Also, the game no longer ends once you destroy Mother Brain and escape. Instead, while Samus is flying away from Zebes, she’s shot down by the Space Pirate Mother Ship and forced back onto the planet’s surface. Seeing how the Power Suit was damaged during the attack, this is the first time you get to play as Samus in her Zero Suit outfit. In this form, she only has a stun gun, and most of her other powers (save for the Power Grip) are gone too. In this section of the game, you need to infiltrate the pirate ship, make your way to the Chozo Ruins and get a new Power Suit, before you can properly fight back and escape for real. Some elements of this area are stealth focused, as you try to hide from the eyes and spotlights of the pirates, but there are many spots where it’s impossible to avoid being sighted, so you just have to run and crawl until you get to a safer area. It seems to be an attempt to recall one of the times in Metroid Fusion where you need to escape from the SA-X, though on a much larger scale.
This part feels much different from other Metroid games, obviously, and while it goes on a little too long, it does make for a nice change of pace. Plus, it’s pretty gratifying to regain the Power Suit and be able to totally crush all of the enemies that previously hounded you. These additions also retroactively introduce some of the elements introduced later in the series, particularly the suit’s connection with the Chozo, as well as making Ridley out to be the true recurring antagonist of the series.
Although it’s not all that clear, you actually can re-enter the main hallways of Zebes in this final area, although only after a certain point. Though there’s nothing mandatory to do there, you can use it to pick up any items you may have missed. However, since the final encounter isn’t all that difficult, it’s not like you really need to go out of your way to do this unless you want a higher item completion percentage.
Still, even with all of the added stuff, Metroid: Zero Mission is a short game. The new areas in the main game are tiny, so it’s still just two main bosses, the Mother Brain fight in Tourian, and then the Zero Suit section. Even without speed running it, an average play time will probably take about three or four hours, primarily because Samus moves so quickly here, and because there’s very little room to actually get lost.
As with Fusion, there are plenty of arguments among Metroid fans if the feeling of being alone and lost within the labyrinth of the game world is one of the game’s essential features. While aspects like this are definitely missed, Zero Mission introduces other aspects to make up for it. A recurring theme is that Zebes is so hostile that the environment is hostile to everything in it, not just Samus. There are certain growths that are completely impervious to Samus’ fire; the only way to destroy them is to hunt down a colony of little flea-like creatures, which hound Samus’ suit but are otherwise mostly harmless. When you bring these things to the growth, the fleas will jump up and immediately destroy it for you. There are also vines which capture some enemies for you; during one of the mini-boss encounter, you actually find a larva entangled in one of these, and end up saving it in order to progress. However, once it hatches a few screens later, it’ll end up attacking you, clearly ungrateful that you just saved it moments before.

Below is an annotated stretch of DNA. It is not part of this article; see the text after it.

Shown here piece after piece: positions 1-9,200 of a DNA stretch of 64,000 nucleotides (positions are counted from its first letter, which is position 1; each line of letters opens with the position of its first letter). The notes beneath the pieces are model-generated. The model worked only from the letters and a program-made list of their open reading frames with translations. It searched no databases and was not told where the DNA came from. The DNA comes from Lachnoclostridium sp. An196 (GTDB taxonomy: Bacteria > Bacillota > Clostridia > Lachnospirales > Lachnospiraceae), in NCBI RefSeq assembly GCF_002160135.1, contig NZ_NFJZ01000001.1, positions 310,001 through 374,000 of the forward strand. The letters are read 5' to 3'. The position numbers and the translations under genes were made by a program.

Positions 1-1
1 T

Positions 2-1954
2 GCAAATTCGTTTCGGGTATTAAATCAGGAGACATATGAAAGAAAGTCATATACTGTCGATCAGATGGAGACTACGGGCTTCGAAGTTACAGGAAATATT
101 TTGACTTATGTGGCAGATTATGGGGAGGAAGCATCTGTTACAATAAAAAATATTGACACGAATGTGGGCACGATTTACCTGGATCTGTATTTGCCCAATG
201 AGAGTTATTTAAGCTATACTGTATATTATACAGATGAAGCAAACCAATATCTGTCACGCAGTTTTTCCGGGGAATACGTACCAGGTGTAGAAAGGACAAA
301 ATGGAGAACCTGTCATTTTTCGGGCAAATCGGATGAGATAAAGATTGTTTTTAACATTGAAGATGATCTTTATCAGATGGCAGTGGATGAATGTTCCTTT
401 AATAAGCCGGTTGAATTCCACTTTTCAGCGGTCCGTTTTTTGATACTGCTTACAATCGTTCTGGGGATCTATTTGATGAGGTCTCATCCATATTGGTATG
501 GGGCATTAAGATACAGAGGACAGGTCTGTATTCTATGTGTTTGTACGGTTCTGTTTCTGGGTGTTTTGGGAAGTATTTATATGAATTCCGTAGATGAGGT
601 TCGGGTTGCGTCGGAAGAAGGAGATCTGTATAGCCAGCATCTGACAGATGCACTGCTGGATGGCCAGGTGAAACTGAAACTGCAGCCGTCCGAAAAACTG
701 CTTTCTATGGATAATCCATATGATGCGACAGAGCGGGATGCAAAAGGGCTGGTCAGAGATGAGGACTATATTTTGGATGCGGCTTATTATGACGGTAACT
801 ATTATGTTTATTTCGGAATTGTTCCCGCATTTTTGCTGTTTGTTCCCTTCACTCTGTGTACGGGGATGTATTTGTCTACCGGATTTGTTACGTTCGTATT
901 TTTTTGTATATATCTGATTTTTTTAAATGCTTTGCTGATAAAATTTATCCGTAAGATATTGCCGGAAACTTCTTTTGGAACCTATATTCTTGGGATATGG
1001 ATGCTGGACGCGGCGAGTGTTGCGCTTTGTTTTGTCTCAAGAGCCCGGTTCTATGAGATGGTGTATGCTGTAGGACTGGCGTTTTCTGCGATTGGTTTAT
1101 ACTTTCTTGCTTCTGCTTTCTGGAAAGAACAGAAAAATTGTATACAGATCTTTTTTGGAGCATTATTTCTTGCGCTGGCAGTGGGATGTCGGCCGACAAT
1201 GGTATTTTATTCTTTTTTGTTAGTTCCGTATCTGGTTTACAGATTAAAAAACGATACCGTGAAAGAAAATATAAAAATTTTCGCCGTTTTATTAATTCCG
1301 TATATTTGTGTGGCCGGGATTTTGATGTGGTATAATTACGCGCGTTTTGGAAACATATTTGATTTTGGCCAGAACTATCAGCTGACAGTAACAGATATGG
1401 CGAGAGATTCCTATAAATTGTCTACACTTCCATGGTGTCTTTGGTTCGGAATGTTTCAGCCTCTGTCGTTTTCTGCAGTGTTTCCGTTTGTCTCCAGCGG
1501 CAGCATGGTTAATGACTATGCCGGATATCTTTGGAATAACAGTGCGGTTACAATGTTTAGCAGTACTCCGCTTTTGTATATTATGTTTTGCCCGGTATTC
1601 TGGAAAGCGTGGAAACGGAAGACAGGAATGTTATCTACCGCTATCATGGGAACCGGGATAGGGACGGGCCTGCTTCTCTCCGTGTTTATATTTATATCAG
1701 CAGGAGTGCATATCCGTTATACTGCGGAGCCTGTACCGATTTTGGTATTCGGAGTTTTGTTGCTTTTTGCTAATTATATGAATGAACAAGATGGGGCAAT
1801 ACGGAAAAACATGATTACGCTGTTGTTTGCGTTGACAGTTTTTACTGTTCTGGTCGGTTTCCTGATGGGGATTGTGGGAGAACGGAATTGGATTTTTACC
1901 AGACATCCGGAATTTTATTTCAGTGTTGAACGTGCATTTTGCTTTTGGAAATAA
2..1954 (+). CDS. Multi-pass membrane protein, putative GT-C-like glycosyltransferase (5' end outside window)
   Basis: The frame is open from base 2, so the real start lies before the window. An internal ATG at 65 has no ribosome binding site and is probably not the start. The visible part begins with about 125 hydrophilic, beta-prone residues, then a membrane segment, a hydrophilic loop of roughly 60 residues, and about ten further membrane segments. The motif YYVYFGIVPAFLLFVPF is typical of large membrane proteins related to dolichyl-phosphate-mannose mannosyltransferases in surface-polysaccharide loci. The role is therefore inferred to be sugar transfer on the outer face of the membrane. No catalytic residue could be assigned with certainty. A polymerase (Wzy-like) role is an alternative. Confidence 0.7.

The concept is also, on some levels, a bit redundant. Super Metroid also had you exploring Zebes, with almost all of the same power-ups. So with Zero Mission, it’s basically just Super Metroid with a different graphical style and different music, using a map layout closer to the original game. That doesn’t mean that the game isn’t worth playing though, because the world design is still fantastic, and Metroid games are generally so brilliant that it’s hard to complain about more of them. Plus, it doesn’t entirely make the original NES game useless either. Those with less patience of the eccentricities of 80s action games can probably just play Zero Mission, but others can still experience the harsh difficulty of the older games, but then revisit them with remodeled graphics and extra elements in the remake.
Indeed, this seems to be the intent of Zero Mission. Once you beat the main game, you actually unlock the original NES game. It is a little unusual considering that this was also released as a standalone retail release for the GBA as part of the NES Classics series. The only distinction? In Japan, the equivalent Famicom Mini release used the FDS version; all versions of Zero Mission feature the NES ROM version instead (with a save feature to help alleviate the necessity of passwords, though that function is still there).